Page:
The bait-and-switch tactic is a type of false advertising that involves luring a consumer in with a great promotion that the seller does not intend to offer. Federal and Illinois laws prohibit false advertising, and perpetrators of such schemes can be held accountable through legal action.
If you think you’ve been a victim of illegal bait-and-switch advertising, one of the false advertising lawyers at Markoff Leinberger can help you stand up for your rights. We will review your case at no cost.
The strategy behind a bait-and-switch scheme is to capture your interest by advertising a great offer like a free gift or a low price on a particular product or service. When you attempt to redeem the offer, the seller denies the promotional offer in a ploy to achieve the company’s underlying goal of selling you a more expensive product or service than was advertised.
Bait-and-switch tactics are used in a range of retail settings, despite being prohibited per the Federal Trade Commission (FTC) and Illinois laws in place to protect consumers from unfair tactics. Unfortunately, companies continue to employ this strategy, and consumers find themselves wasting money and time.
Bait-and-Switch, or Not?
There is nothing wrong with advertising products and services at a great price, unless there is no intention to honor the promotion. This is what separates effective marketing from the false advertising tactic known as the bait-and-switch.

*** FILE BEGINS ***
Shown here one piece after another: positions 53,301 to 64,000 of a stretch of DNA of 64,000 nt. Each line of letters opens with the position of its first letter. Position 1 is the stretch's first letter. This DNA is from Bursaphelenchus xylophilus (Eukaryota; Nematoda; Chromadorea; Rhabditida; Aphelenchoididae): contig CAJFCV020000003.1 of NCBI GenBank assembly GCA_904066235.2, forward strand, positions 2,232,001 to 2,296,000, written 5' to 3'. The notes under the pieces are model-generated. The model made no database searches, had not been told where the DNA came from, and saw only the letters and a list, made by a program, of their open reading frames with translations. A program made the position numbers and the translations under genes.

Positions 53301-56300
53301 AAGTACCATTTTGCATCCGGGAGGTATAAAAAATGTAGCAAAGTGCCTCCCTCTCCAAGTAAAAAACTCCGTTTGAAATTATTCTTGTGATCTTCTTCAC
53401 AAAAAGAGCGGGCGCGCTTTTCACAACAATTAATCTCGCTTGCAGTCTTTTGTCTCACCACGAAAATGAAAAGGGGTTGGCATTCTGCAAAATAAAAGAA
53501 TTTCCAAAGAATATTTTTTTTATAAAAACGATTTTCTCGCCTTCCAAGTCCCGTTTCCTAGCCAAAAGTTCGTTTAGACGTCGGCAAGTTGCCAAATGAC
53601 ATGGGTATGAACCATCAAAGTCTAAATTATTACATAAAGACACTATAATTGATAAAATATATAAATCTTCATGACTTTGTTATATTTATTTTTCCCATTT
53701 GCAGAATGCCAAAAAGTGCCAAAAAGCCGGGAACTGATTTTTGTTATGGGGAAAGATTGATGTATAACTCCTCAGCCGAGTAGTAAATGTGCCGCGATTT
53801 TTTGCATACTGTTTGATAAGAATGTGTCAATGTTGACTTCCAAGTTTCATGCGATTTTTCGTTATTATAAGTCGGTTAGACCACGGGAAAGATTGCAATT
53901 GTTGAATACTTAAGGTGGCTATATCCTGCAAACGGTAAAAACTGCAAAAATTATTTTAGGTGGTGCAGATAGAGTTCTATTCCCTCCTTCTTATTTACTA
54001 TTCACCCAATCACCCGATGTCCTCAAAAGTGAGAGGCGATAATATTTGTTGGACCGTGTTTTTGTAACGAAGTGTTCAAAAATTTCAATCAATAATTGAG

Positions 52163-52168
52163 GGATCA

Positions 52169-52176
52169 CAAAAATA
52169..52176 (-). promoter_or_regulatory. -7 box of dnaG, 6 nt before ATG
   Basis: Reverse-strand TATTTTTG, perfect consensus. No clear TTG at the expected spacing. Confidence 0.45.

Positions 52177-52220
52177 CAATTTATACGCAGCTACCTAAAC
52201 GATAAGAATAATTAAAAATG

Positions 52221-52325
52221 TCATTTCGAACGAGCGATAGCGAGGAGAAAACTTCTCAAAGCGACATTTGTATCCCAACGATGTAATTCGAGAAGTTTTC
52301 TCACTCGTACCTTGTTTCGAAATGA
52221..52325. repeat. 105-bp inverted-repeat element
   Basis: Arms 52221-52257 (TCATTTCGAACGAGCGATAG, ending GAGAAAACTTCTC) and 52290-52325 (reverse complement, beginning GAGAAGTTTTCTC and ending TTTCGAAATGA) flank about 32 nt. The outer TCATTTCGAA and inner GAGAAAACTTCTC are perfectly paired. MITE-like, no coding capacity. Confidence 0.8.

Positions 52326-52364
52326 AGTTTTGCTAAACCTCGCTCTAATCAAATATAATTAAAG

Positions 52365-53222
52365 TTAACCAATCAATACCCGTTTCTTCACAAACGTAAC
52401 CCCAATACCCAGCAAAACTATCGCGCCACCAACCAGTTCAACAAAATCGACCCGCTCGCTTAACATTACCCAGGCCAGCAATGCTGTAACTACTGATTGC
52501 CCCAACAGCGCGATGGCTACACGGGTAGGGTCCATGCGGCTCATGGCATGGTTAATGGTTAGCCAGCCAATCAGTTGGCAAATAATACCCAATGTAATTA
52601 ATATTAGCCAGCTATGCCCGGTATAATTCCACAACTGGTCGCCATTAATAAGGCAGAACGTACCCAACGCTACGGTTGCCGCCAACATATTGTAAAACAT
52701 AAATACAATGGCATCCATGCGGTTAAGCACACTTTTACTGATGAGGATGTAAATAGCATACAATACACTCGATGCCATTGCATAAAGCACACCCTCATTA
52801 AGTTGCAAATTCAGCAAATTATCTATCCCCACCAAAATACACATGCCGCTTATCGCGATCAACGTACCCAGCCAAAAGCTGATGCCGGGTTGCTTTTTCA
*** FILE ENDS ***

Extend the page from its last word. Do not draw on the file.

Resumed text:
A legitimate promotion captures the consumer’s attention, draws them to the business, and allows the consumer to obtain the advertised product or service at the advertised price. It is a win for both the consumer, who gets a great deal, and for the seller, who makes a sale and introduces a consumer to the business.
In contrast, consumers defrauded by a bait-and-switch are denied the advertised product or service. The company may claim to have run out of stock or that an unadvertised fee applies. The consumer always loses in a bait-and-switch, which is why the law allows for legal action against companies employing this tactic.
When to Sue over Bait-and-Switch Advertising
It can be confusing to know when a company is using deceptive advertising, but one of our experienced consumer rights lawyers will be able to get to the bottom of the situation and determine if you have a case. As mentioned, the biggest distinguishing feature of bait-and-switch lies in the intent.
- Seller purposefully does not have the promoted item in stock.
- Seller does not disclose that only a limited number of promotional items are available.
- Salesperson denigrates the advertised product in an attempt to get you to buy another product instead.
- Seller provides incentive for salespeople not to sell the advertised product.
- Seller will not process orders for the promoted item.
- Seller will not fulfil orders for the promotional item in a reasonable time frame.
- Seller charges a fee for you to redeem a “free gift” offer.
Acceptable Sales Techniques
- Seller pitches you on a different item, but when you request the promotional item, he or she sells it to you at the advertised price
- A store is overwhelmed by the response to the promotion and runs out of the advertised item. When you ask for the promoted item, the salesperson offers to show you similar products or to take your order for the promotional item at the promotional price.
- The advertisement states that limited quantities of the promotional item are available.
Contact Us for a Complimentary Consultation
The consumer rights attorneys at Markoff Leinberger can assess whether you have a bait-and-switch case. Call 312-726-4162 to schedule your free consultation. We serve clients in Chicago and throughout the U.S.